About 50 years later, the Witch-king attacked, combining his own forces with those from Rhudaur, capturing Weathertop and King Argeleb’s son (now the king, himself) was killed. It was at the Barrow-downs and in the Old Forest where the last few of the Dunedain made their stand.

Eventually, the Witch-king’s armies were stopped by Elrond’s forces from Rivendell, but most of Arnor, including Cardolan, was completely gutted by the enemy. But it was around this time (1601) that the hobbits migrate farther west into the Shire, in what was once Arthedain. This makes 1601 actually Year 1 in the ‘Shire reckoning’.

What’s Next?

Honestly, there’s a lot of walking. We’ll check back in with them in a couple of days.

Camera: Agfa Clack
Film: Kodak Vericolor III (x-06/99)

October 11, 3018 – Glorfindel and the Bridge (to the Silmarillion)

Okay, hello. Welcome to October 11, 3018 of the Third Age. Or should I say Ai na vedui! Mae govannen! That’s right, today’s the freakin’ day we meet freakin’ Glorfindel. We’ll get into just who he was in a sec, but first, let’s check on the Hobbits.

Where Are the Hobbits?

On the evening of October 11, still off-roading and led by Strider, they turned northeast toward the Last Bridge, which crossed the Hoarwell. This was their fifth day out from Weathertop.

Whatever, Let’s Talk About Glorfindel’s Day!

What kind of day was the dreamy Glorfindel having? Well, since it’s awesome being Glorfindel, it’s safe to say that his day was equally awesome. Let’s see.

When Frodo saw the Elves just after leaving Hobbiton, he told them about his quest and about the Nazgûl. Through crafty, Elvish means, word got back to Rivendell. There, Elrond sent out a company of Elves to help them along. This company was led by Glorfindel the Elf-lord. They left Rivendell on October 9.

On this day, he reached the Last Bridge, called the Bridge of Mitheithel, to the Elves. He left a jewel, a “token,” as he called it.

He saw three Nazgûl near the bridge, and upon seeing him, they took off. He chased them westward. Soon after, he saw two others and they fled south. Unable to catch them, and really more concerned about Frodo than the Riders, he began to search for the Hobbits.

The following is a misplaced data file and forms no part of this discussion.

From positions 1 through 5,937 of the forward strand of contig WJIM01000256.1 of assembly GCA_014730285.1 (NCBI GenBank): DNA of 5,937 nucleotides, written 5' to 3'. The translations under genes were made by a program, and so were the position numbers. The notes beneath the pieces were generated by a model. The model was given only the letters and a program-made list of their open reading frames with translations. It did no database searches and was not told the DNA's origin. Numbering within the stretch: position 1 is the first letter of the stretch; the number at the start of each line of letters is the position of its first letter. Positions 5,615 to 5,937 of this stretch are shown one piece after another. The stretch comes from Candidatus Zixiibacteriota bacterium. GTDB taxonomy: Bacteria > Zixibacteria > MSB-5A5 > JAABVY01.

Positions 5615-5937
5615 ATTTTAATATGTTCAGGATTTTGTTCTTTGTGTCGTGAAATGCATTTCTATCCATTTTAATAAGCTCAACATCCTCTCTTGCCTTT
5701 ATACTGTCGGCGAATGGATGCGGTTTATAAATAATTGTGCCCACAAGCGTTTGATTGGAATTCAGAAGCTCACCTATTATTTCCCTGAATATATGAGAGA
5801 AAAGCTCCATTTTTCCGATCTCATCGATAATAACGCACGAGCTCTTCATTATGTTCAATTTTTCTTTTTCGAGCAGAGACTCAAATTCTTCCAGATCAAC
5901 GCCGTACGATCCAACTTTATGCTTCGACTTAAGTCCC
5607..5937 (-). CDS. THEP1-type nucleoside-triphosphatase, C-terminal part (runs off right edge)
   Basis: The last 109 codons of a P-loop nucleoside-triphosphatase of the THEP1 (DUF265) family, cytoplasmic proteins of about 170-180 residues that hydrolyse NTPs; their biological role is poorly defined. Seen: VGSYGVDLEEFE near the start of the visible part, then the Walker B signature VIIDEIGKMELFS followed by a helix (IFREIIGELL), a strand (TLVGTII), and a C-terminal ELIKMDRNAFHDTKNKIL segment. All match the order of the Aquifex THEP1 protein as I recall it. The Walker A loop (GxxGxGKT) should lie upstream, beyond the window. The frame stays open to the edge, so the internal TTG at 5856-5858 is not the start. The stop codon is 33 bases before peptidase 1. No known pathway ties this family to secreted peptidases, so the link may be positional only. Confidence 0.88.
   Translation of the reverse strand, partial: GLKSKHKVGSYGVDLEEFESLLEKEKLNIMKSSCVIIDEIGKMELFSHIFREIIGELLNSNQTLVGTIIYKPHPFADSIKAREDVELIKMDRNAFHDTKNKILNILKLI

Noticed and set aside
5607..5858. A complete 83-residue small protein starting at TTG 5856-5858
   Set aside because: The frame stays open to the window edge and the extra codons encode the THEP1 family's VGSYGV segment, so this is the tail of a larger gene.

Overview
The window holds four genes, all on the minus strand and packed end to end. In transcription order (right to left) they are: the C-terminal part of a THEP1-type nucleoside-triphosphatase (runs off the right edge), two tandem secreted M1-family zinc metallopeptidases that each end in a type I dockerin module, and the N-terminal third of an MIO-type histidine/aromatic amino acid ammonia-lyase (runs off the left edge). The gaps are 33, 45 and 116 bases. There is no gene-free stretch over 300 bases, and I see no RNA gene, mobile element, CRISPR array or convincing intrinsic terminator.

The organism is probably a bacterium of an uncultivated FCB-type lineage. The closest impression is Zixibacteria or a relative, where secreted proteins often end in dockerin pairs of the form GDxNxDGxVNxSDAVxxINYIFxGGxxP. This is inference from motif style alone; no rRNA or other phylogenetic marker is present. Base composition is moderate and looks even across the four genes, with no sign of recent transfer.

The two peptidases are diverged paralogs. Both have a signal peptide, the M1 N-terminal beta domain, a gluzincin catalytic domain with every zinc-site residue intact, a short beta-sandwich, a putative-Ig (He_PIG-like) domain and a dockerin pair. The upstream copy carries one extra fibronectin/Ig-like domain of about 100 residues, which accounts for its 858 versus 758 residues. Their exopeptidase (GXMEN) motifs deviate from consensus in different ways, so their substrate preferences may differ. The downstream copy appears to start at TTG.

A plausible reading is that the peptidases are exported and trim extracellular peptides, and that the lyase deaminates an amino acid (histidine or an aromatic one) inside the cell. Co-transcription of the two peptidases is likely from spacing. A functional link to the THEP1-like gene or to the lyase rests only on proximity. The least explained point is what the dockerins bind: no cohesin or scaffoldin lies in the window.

So Who Was Glorfindel?

The Tolkien Estate just published The Fall of Gondolin, which collected all the variations of the Gondolin story into one volume. Keen-eyed readers might notice the name “Glorfindel” crop up now and then. Was this the same fellow?

The answer to that a fuzzy “sometimes.” This obviously requires some explanation.

Nailing down Tolkien’s intentions is sometimes a bit squirrely, so let’s see if we can figure this out.

Tolkien first wrote about a character named “Glorfindel” around 1916 as part of the early Book of Lost Tales. He continued to do so through the poetic Lays from the 1920s. The same is true for the 1930 Quenta Noldorinwa. Even after writing The Hobbit, the Quenta Silmarillion of 1937 has “Glorfindel” filling the same basic role.

So when Tolkien penned the “Council of Elrond” chapter for Lord of the Rings a year later, his use of “Glorfindel” must have been a simple continuation of the First Age’s Glorfindel, right?

Well, no. Glorfindel died fighting the Balrog, Gothmog. It was “a very grievous thing,” we’re told. This demise was part of the Gondolin story from the very beginning.

That clears it up, right? The Lord of the Rings Glorfindel can’t be the Silmarillion Glorfindel because the Silmarillion Glorfindel is dead!

Except Tolkien’s first notes right before introducing Glorfindel to the LotR story were: “Glorfindel tells of his ancestry in Gondolin.”

Okay, so it’s clear that they were the same character then? Could Tolkien clear this up for us?

No. Well, not quite.

In an essay he wrote in 1972, Tolkien mused that the use of the name “Glorfindel” in Lord of the Rings might have been “one of the cases of somewhat random use of the names found in the older legends.” He claimed that its use “escaped reconsideration in the final published form of The Lord of the Rings. This was, however, due to a language issue and not necessarily a character issue (though that seems to have been there too). It seems like if he had his choice, he would have changed the name “Glorfindel” something else, though the character would have remained the same.